New commitments of Fund resources under standby and extended arrangements increased significantly in 1995/96 to reach SDR 18.0 billion, exceeding the level of SDR 14.1 billion committed in 1982/83 at the height of the debt crisis. The record high level of commitments in 1995/96 was mainly attributable to the augmentation of Mexico’s stand-by arrangement and the extended arrangement for Russia, which together amounted to SDR 13.7 billion. Commitments to other countries amounted to SDR 4.3 billion, a substantial share of which was approved for the economies in transition, reflecting their progress in formulating macroeconomic and structural reform programs that could be supported under stand-by or extended arrangements.

Special Facilities

The Fund’s special facilities consist of the compensatory and contingency financing facility (CCFF) and the buffer stock financing facility, which has not been utilized since 1983; the systemic transformation facility (STF) ceased to be in effect as of end-December 1995.

Only one country, Rwanda, made use of the CCFF during 1995/96, with a drawing of SDR 9 million, compared with drawings totaling SDR 0.3 billion in 1994/95. From the inception of the STF in April 1993 to its expiration at the end of 1995, 20 countries purchased a total of SDR 4.0 billion under the facility, including 17 countries that made two drawings each. Purchases under the STF totaled SDR 136 million in 1995/96, compared with SDR 2.7 billion in 1994/95, and were made by four countries of the former Soviet Union (Armenia, Azerbaijan, Georgia, and Uzbekistan) and one central European country (former Yugoslav Republic of Macedonia).


During 1995/96 the Fund continued to provide concessional financial support to low-income countries under the SAF and ESAF. As of April 30, 1996, 1 SAF arrangement and 28 ESAF arrangements were in effect. A one-year SAF arrangement for SDR 0.2 billion together with a three-year ESAF arrangement for SDR 0.7 billion, was approved in 1995/96 for Zambia, following the successful completion of a rights accumulation program and clearance of Zambia’s arrears to the Fund. Seven other new ESAF arrangements totaling SDR 0.7 billion were approved in 1995/96 for Armenia, Chad, Georgia, Ghana, Kenya, Malawi, and Mali, along with increased access under the existing ESAF arrangements with Burkina Faso, the Kyrgyz Republic, and Sierra Leone. Cumulative commitments under all approved SAF and ESAF arrangements (excluding undisbursed amounts under expired and canceled arrangements) totaled SDR 8.0 billion as of April 30, 1996, compared with SDR 6.9 billion a year earlier (Appendix II, Tables II.15, II.16). SAF and ESAF disbursements during 1995/96 totaled SDR 1.5 billion, compared with SDR 0.6 billion in 1994/95, bringing cumulative disbursements through April 30, 1996 to SDR 6.5 billion.

The ESAF has been financed mainly from contributions in the form of loans and grants by member countries to the ESAF Trust, which is administered by the Fund, and also from SAF resources in the Special Disbursement Account (SDA), SAF resources were made available in conjunction with loans from the ESAF Trust until February 1994, when the Board decided to cease approving new commitments of SAF resources under ESAF- arrangemets. All resources available for SAF arrangements were fully utilized as of December 1995. As of April 30, 1996, total disbursements of SDA resources under SAF and ESAF arrangements amounted to SDR 2.2 billion.

The enlargement and extension of the ESAF Trust, which is targeted to approximately double its total lending capacity to SDR 10.1 billion, became effective on February 23, 1994, and is being financed by a broad cross-section of the Fund’s membership. In the period since the enlargement became effective, the Board has approved borrowing agreements amounting to SDR 4.6 billion with 11 countries, 3 of which are developing countries, and with the OPEC Fund for International Development; one of the borrowing agreements, amounting to SDR 0.2 billion, is still subject to legislative approval. As of April 30, 1996, total loan commitments by lenders to the ESAF Trust under agreements approved by the Board amounted to SDR 9.7 billion, with additional loan commitments of SDR 449 million needed to reach the target amount of SDR 10.1 billion.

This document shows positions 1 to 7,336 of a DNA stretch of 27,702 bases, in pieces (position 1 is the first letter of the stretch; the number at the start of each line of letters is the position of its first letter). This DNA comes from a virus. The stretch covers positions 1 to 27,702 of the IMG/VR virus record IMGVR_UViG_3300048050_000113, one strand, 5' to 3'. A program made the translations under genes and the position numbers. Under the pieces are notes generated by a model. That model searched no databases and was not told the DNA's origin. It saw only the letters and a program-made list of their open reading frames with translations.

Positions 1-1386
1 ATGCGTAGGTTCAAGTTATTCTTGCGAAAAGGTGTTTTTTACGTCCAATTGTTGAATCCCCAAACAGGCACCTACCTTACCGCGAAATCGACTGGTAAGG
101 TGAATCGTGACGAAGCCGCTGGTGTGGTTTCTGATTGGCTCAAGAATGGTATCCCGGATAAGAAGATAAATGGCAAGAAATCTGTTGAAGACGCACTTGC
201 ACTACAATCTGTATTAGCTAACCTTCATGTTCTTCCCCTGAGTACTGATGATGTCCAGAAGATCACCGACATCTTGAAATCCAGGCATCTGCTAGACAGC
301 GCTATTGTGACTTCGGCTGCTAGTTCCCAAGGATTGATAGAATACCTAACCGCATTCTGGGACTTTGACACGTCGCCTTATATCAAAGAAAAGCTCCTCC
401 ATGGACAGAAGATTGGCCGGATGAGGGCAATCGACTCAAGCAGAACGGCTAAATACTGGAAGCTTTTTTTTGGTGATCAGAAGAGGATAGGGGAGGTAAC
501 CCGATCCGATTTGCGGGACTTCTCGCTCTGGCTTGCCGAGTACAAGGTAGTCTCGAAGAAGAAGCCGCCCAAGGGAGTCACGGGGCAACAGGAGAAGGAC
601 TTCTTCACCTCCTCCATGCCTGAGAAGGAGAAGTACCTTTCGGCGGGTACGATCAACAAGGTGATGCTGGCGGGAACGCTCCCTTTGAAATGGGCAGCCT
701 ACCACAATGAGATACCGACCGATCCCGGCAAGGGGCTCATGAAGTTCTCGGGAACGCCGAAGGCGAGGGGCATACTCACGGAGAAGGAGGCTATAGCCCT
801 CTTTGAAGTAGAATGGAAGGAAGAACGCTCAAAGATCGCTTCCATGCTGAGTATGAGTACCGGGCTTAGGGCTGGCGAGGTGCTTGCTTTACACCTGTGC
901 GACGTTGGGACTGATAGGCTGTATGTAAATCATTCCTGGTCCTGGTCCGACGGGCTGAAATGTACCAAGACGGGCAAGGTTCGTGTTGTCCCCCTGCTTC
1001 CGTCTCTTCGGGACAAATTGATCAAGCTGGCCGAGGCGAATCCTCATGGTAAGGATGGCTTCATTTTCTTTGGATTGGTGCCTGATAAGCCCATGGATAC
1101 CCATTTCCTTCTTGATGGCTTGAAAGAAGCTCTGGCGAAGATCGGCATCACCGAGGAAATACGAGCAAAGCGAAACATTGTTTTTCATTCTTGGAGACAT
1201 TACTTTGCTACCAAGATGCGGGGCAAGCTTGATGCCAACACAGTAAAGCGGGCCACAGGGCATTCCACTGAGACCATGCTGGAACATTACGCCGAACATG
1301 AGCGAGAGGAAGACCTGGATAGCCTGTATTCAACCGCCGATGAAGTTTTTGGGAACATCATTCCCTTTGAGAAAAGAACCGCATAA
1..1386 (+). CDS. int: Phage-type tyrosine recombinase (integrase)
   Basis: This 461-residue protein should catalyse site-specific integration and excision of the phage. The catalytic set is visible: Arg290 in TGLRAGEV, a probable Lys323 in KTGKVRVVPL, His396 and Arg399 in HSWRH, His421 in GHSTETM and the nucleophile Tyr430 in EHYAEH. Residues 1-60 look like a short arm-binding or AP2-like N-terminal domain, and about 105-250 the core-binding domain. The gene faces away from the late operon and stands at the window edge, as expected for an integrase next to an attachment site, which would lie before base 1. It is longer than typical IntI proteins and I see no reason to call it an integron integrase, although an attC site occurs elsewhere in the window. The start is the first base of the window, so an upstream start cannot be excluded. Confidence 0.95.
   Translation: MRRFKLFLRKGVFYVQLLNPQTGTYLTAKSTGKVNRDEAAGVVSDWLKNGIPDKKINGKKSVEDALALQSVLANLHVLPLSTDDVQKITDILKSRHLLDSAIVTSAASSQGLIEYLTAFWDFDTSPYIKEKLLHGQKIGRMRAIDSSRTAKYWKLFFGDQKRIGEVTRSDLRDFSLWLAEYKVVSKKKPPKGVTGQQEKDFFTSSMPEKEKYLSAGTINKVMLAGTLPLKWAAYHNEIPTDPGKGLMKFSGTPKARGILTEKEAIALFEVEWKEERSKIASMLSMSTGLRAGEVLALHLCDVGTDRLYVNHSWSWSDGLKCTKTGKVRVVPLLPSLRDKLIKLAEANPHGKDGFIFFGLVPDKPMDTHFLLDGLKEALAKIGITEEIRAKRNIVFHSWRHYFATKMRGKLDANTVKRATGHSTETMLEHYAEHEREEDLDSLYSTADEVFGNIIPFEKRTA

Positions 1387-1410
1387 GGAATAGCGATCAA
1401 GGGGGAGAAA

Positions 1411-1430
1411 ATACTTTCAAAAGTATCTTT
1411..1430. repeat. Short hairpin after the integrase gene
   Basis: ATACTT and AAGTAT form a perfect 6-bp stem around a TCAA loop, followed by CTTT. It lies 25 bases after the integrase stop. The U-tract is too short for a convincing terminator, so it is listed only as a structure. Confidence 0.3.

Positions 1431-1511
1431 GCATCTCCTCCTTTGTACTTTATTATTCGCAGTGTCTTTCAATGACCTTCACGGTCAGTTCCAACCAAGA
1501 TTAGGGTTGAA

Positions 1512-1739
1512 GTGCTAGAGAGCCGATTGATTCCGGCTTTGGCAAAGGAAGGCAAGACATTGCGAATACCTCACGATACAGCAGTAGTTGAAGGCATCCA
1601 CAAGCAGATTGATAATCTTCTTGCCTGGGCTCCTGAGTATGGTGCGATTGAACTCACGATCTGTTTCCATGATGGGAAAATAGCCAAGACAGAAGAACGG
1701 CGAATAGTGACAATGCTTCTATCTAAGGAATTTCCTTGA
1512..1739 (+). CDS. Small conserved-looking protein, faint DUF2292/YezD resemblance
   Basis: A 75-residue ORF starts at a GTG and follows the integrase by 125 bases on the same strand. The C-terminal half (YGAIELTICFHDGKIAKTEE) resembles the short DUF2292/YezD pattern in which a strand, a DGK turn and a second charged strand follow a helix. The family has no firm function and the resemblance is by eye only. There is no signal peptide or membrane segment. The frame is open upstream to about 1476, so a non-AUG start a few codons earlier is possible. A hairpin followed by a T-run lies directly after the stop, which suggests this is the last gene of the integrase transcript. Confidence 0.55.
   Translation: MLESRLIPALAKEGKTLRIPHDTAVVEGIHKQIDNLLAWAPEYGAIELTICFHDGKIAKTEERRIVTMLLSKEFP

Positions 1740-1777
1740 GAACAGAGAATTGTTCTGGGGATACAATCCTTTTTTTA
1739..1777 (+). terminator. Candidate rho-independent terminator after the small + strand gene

The commitment period for ESAF Trust loans to eligible members currently extends to December 31, 1996, with disbursements to be made through the end of 1999. As discussed in the section on Fund Support of Member Countries, above, proposals for a continuation of ESAF operations, and for the continued financing and adaptation of the ESAF, have been the subject of extensive discussions in the Board.

Contributions to the Subsidy Account enable loans from the ESAF Trust to be provided at a highly concessional rate of interest (currently 0.5 percent a year). Under the arrangements for enlarging the ESAF Trust, 43 members have agreed to make contributions to the Subsidy Account in the form of direct grants and deposits or investments at concessional interest rates. About half the contributors are developing countries, which are providing almost 20 percent of the total contributions. The modalities of most contributions have been agreed and payments are being received by the ESAF Trust, while a few contributions will start to be paid when domestic legislative procedures have been completed. The total value of bilateral subsidy contributions for the enlargement is estimated at about SDR 1.4 billion, bringing to SDR 3.8 billion the value of bilateral subsidy contributions committed both for the enlargement and before it. In addition to these bilateral contributions, the Board transferred SDR 0.4 billion from the SDA to the ESAF Trust Subsidy Account in early 1994, The value of this contribution by the Fund, once interest that will accrue is taken into account, is about SDR 0.6 billion.